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The Beheld
By Autumn Whitefield-Madrano
Examining questions surrounding personal appearance: What does it mean to be seen? What is the relationship between "beauty labor" and cultural visibility? And why do two lipstick shades combined always look better than one?
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Too Brilliant to Bathe

“The Great Bath in Bath.” By Steve Cadman, via Wikimedia Commons

It is well known to the point of why am I even saying this that men are under less pressure than women are to be beautiful. What is not so often mentioned is the extent to which men are rewarded for not looking beautiful. Not simply for abstaining from whichever “metrosexual” grooming endeavors or definitive challenging of gender norms (i.e. makeup), but actually looking a big ol’ mess.

Which brings us to a phenomenon I’ve discussed on (and off) my blog that I refer to as “too brilliant to bathe.” This is when a man – who may or may not be genetically endowed with square-jawed good looks, but it helps if he’s not – is able to attract accolades and acolytes by being thoroughly unpresentable. One sees this in the more intellectual professions, and among students, but not so much among finance-types. It involves greasy hair, perhaps green teeth. No physical exertion. A man will own just the one shirt, it will be some mix of tucked and untucked. If a button-down, buttons will be missing, or simply missed, askew. There will be ill-fitting pleated khakis. They will be stained.

Oh, and his manners won’t be so hot, either. Nor will he be any good at staying organized, but who cares? A woman – various women – will deal with the practical. Mom or a secretary will keep his papers organized, while female admirers or, if he’s older, Mrs. T-B-T-B will grease the wheels in social situations, and cook and clean, and remind him once a year that it’s time for his bath.

Thus, in exchange for looking his worst, a man will, under certain circumstances, be taken more seriously. It will be assumed that the time and effort he didn’t put into his appearance went to something more noble. Not video games, but Being and Nothingness. (Thus the importance of worn-out slacks, not sweatpants. A subtle distinction.) Maybe he was off finding the route to Mideast peace via comments to Facebook status updates, which didn’t leave him time to address a body-odor situation. Or maybe solving an as-yet-unsolved math problem got in the way of removing the remnants of yesterday’s lunch still crusted onto his blazer. Something really amazing is going on in his mind, and we know this not because of anything he’s produced, but because he looks the part.

There’s no female equivalent to this phenomenon. A woman is taken less seriously if she shows up to present on Kierkegaard looking like a TOWIE cast member. But for a woman, there’s no silver lining to not looking one’s best. Equivalent grooming-laxity in a woman is associated not with brilliance but with either radical feminism (it’s about making a point, not genuine absent-minded indifference) or mental illness. A woman who’s especially lacking in the conventional-good-lookingness department might be imagined to have other qualities that surely compensate (the proverbial great personality), but is not generally assumed to be a genius. Our image of a brilliant woman is that of an incredibly competent one. A Hillary Clinton, a Condoleezza Rice – put-together and efficient-looking. The kind of one-in-a-million abstract-thinking mind, the sort that must almost exist without a body attached, is not one it is popularly imagined a woman could possess.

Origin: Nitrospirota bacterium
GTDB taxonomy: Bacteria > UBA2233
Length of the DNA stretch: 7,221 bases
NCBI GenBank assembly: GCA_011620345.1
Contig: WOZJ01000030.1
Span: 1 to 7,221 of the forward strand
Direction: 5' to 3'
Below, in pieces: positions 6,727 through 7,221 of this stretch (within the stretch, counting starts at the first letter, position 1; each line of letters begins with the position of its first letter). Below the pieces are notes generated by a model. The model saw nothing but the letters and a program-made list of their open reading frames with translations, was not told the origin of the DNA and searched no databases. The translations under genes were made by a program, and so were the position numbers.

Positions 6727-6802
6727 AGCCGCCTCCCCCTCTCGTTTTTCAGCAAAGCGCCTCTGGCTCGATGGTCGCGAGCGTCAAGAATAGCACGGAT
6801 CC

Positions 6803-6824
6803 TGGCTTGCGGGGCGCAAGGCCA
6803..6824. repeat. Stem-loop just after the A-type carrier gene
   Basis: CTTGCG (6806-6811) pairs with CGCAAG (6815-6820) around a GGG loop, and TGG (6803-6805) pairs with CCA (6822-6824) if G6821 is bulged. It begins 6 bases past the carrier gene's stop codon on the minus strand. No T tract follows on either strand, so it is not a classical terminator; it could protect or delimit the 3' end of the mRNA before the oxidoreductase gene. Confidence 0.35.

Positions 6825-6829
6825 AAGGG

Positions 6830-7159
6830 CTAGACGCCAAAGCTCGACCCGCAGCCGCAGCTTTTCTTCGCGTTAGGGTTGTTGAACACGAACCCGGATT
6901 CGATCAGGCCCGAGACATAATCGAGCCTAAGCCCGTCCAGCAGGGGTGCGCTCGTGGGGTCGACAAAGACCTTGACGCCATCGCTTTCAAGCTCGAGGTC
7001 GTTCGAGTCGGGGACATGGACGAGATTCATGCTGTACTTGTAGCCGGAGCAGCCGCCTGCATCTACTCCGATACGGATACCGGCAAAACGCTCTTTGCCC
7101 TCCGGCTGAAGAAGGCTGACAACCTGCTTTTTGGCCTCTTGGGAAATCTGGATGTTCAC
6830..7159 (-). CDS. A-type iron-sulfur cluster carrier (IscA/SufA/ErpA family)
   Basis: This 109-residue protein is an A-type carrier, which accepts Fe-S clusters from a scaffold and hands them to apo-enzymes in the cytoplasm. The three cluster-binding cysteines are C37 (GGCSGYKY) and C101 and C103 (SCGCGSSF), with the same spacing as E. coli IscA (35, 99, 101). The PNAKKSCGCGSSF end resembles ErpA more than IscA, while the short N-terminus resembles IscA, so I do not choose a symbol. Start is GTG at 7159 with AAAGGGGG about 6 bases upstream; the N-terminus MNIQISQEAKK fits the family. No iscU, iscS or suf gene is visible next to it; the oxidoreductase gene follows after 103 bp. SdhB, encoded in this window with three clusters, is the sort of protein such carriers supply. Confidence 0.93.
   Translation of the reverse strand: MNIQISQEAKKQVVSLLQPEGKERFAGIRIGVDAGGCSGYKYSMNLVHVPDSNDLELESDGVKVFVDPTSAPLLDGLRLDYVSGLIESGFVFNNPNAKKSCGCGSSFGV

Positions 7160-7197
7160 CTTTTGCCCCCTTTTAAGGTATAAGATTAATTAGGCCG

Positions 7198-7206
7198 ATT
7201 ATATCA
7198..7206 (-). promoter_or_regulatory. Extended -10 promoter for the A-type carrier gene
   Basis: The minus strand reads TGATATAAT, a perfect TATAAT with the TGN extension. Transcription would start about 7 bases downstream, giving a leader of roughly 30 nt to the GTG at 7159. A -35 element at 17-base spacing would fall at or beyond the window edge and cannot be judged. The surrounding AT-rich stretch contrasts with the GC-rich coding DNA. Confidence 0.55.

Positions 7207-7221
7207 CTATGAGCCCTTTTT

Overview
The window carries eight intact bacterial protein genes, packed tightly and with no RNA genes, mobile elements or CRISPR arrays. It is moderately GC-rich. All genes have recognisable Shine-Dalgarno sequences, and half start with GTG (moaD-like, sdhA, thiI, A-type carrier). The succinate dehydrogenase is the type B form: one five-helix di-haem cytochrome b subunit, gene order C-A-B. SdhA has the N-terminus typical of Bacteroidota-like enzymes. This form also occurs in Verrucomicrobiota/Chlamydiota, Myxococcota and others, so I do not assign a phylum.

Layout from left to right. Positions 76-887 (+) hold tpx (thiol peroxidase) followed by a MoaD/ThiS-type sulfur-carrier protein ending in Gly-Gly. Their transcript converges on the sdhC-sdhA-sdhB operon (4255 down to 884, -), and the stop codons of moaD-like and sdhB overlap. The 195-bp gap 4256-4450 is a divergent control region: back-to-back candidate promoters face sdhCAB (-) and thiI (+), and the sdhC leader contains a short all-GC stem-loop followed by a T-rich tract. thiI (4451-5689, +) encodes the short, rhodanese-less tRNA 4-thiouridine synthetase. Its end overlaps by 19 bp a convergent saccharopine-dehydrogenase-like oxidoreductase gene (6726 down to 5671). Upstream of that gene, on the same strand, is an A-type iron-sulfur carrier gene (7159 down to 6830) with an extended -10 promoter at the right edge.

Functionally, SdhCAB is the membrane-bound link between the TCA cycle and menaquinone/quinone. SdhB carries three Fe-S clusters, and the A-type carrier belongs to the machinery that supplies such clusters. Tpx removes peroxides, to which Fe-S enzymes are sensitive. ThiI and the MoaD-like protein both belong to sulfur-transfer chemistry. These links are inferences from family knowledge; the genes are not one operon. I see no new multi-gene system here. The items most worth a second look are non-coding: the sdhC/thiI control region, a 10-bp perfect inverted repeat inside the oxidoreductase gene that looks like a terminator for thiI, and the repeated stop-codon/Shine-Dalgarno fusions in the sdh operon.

Too-brilliant-to-bathe is something I generally associate with, well, sexism. Why does a man have the option of letting himself go and then some, only to be praised for this? Why do so many intelligent and very presentable women think so little of themselves as to consider unpresentable men as romantic partners? Why does society persist in believing true brilliance is only found in men?

But too-brilliant-to-bathe isn’t necessarily such a great deal for men, either. Why should men who do make an effort have to deal not only with societal suspicion (rooted in homophobia) but also a sense that they’re somehow less-than intellectually? And isn’t it likely that the cliché of the unwashed genius leads us to ignore a great many men who really are suffering, who don’t have it together socially or professionally, but whom we figure are just fine, because some men (but no women) are just like that?

Every time I delve into questions of male vs. female beauty, the only answer I can come up with is trite but unavoidable all the same: we need to expect more, effort-wise, from men, and less from women than is currently the case. How this is to come about, I have no idea.

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